You can call me shooting star,
But I’m no star at all…
I’m really just a piece of rock,
Enjoying my free fall,
When I cruise across the sky,
And hit the atmosphere,
Maybe make a shining trail,
Before I disappear…
Yes, I’m just a meteor,
Not a star at all,
At times I wish I was a star,
So I’d be known by all!
Although many people believe shooting stars are stars that are burning up, they are actually meteors, which are small particles of debris in the solar system (most are only the size of a pebble or a grain of sand!)
Before meteors (shooting stars) enter the Earth’s atmosphere, they are called meteoroids. They become visible as they heat up and glow. This happens when they are between 75- 40 miles (120 – 64 km) above the Earth. Meteors generally disintegrate when they are 60 -30 miles (96 – 48 km) above the Earth. Those meteors that do reach Earth’s surface are called meteorites.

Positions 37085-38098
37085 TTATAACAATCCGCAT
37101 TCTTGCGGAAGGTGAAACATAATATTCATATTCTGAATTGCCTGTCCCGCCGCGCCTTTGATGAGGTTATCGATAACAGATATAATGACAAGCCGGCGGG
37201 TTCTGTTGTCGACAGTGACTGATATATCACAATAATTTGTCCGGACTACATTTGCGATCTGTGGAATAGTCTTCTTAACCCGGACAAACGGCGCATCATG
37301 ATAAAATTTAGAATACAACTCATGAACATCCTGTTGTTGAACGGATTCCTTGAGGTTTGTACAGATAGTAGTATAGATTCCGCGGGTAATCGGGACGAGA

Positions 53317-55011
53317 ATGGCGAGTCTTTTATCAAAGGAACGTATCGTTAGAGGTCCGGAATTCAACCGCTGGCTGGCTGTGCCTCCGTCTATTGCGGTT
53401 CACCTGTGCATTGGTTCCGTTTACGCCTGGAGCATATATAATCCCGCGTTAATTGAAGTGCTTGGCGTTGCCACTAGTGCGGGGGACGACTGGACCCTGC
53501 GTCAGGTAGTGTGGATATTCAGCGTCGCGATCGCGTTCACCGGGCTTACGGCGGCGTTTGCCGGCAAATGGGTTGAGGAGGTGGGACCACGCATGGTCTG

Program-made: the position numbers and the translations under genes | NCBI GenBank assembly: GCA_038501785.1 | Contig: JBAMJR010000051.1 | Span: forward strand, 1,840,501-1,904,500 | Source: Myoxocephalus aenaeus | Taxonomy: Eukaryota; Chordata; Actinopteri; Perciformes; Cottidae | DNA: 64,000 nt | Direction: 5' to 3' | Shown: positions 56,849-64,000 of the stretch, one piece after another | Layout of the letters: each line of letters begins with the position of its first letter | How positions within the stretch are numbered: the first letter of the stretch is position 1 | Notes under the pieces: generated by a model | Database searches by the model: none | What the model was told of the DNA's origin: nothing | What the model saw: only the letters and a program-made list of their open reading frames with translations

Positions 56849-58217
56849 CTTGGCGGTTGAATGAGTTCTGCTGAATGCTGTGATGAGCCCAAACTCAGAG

Although, only a few may be visible, thousands of meteors enter Earth’s atmosphere every day. It is easier to view meteors at night as their light is more visible, but there are just as many ‘shooting stars’ during the daytime.
Often meteors are seen in showers that are caused when Earth is passing through the debris field of a comet. Two of the most active meteor showers are called the Perseid (visible in August) and Leonid (visible in November).
An interesting depiction of the 1833 Leonid meteor shower
Watch Mr. R.’s Planet Song!